Tracking power outages in SE Michigan -- July 21, 2021

Workers repair a power line adjacent to the site of a fatal balloon crash in Albuquerque, N.M., Saturday, June 26, 2021. (AP Photo/Andres Leighton)
Workers repair a power line adjacent to the site of a fatal balloon crash in Albuquerque, N.M., Saturday, June 26, 2021. (AP Photo/Andres Leighton) (Copyright 2021. The Associated Press. All rights reserved.)

DETROIT – Storms moved through southeastern Michigan on Tuesday, July 20, triggering power outages across the region.

As of 8:04 a.m. on Wednesday, more than 31,700 DTE Energy customers were without power, most of them in Oakland County.

You can check the DTE outage map here.

Officials say more than 120 crews are currently in the field working to restore power.

Report an outage to DTE here. Report an outage to Consumers Energy here.

Safety tips during a storm

  • Stay at least 20 feet away from downed power lines and anything they are in contact with, including puddles of water and fences. Keep children and pets away too.
  • Be extremely cautious near metal fences, which conduct electricity, following a severe storm. Electric current will be the strongest where a downed power line is touching a metal fence. Even a connecting fence several backyards away can be energized and dangerous.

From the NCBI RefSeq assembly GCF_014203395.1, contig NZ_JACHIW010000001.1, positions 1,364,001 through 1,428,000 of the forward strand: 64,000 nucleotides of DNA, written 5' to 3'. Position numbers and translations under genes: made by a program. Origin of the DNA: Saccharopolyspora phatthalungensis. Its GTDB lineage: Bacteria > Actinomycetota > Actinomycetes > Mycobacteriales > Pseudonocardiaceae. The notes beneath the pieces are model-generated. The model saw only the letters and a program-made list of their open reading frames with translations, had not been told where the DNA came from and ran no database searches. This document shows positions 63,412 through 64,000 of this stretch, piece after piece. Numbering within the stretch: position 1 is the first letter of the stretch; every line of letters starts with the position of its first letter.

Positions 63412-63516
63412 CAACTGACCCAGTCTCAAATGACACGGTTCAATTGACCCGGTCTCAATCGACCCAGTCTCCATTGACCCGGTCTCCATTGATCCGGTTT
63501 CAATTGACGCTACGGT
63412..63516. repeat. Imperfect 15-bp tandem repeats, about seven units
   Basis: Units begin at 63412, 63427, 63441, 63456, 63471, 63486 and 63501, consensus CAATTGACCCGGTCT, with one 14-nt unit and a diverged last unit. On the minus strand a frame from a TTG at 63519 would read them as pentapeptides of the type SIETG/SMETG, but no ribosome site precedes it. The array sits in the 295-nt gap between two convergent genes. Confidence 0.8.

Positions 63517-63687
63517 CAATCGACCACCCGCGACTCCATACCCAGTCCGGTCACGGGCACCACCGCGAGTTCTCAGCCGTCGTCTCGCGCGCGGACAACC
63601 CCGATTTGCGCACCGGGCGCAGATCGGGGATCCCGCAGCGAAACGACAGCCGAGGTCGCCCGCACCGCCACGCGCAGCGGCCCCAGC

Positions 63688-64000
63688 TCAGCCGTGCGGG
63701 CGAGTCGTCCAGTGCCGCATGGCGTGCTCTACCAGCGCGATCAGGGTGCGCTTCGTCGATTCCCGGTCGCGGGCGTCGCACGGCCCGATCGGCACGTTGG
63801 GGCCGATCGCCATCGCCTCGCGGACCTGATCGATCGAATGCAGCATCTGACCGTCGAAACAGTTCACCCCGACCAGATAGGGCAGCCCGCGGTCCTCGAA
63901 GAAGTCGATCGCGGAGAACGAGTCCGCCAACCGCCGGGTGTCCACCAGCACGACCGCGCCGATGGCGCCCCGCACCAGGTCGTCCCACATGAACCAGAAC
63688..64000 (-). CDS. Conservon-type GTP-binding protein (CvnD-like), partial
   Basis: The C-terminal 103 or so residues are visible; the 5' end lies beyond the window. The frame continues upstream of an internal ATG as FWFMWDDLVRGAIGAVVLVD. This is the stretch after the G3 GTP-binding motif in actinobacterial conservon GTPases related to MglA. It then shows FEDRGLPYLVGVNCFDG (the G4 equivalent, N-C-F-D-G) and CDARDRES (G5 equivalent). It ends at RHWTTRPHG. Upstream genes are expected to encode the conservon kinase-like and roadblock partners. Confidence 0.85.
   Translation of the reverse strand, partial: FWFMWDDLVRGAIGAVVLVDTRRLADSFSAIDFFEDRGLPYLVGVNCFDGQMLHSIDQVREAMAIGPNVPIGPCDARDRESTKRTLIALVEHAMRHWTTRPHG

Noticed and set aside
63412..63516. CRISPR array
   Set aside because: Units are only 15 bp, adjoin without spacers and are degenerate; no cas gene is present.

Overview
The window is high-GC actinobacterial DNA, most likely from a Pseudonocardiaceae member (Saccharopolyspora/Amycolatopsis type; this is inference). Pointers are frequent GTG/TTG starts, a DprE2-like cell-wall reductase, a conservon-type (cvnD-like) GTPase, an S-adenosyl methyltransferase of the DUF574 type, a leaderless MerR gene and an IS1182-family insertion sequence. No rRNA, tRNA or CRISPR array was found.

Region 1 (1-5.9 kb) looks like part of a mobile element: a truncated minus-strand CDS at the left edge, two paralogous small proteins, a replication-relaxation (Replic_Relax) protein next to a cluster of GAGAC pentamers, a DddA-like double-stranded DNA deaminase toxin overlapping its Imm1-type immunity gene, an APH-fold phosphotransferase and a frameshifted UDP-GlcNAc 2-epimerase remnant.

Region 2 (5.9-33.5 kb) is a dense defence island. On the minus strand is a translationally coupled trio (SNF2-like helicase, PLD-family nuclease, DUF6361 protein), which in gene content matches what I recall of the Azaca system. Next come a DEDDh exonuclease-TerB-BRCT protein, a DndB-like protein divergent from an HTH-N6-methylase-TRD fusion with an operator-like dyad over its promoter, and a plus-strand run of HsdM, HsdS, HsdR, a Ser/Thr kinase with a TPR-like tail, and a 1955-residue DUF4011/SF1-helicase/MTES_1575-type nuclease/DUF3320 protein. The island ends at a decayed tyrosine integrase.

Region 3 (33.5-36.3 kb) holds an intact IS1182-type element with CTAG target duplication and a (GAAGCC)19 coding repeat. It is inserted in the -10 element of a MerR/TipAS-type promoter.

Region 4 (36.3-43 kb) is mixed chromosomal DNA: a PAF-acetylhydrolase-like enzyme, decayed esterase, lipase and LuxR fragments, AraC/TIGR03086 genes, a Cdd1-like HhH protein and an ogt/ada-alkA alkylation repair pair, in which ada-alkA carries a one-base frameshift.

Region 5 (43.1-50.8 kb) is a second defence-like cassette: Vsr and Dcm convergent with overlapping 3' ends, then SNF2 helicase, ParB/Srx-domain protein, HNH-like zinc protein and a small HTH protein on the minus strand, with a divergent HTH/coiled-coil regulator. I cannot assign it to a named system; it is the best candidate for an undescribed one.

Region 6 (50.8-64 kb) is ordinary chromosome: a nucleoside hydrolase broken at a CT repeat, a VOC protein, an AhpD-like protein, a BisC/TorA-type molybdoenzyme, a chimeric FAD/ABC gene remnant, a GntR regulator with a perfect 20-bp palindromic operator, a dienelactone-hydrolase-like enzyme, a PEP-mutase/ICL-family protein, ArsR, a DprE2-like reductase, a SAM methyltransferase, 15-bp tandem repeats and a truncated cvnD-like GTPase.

• Never cross yellow barrier tape. It may be around downed power lines.
  • Never drive across downed power lines. If a power line falls on your vehicle, remain inside your car until emergency help arrives.
  • A live power line may spark and whip around as it looks for a ground. A ground is the earth or something touching the earth, like a fence or a tree. A live wire that has found its ground may lie silently, but it is still dangerous. Report a downed power line online, on the DTE Energy Mobile App or call us immediately at 800.477.4747.
  • Cable or telephone lines can be energized if they come in contact with electrical lines. Contact with any energized power line can be fatal.

About the Author:

DeJanay Booth joined WDIV as a web producer in July 2020. She previously worked as a news reporter in New Mexico before moving back to Michigan.